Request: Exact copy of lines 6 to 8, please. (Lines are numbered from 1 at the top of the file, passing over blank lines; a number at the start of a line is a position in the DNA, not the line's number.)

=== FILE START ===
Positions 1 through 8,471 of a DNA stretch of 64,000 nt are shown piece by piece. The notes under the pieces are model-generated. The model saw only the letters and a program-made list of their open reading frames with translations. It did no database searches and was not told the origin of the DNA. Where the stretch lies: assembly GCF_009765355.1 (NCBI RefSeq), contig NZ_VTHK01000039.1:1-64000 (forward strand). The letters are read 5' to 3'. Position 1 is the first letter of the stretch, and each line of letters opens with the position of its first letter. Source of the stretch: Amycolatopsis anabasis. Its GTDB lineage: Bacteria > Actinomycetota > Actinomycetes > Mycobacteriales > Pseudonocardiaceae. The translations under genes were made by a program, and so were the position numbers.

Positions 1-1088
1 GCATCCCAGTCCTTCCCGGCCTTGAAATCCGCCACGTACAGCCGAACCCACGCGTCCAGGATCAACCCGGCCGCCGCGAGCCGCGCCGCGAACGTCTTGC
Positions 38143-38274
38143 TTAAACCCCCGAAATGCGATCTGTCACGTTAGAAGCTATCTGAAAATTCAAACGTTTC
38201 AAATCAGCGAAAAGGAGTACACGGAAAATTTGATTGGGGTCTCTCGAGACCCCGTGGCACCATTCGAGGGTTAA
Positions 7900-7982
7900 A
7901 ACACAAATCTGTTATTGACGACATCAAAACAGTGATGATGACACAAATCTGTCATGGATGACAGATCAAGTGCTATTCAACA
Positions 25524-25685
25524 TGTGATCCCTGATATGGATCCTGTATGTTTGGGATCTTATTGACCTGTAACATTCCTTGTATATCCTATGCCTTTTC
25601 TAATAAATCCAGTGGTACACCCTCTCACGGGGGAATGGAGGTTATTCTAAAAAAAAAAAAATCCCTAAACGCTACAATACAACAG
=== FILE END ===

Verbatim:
38201 AAATCAGCGAAAAGGAGTACACGGAAAATTTGATTGGGGTCTCTCGAGACCCCGTGGCACCATTCGAGGGTTAA
Positions 7900-7982
7900 A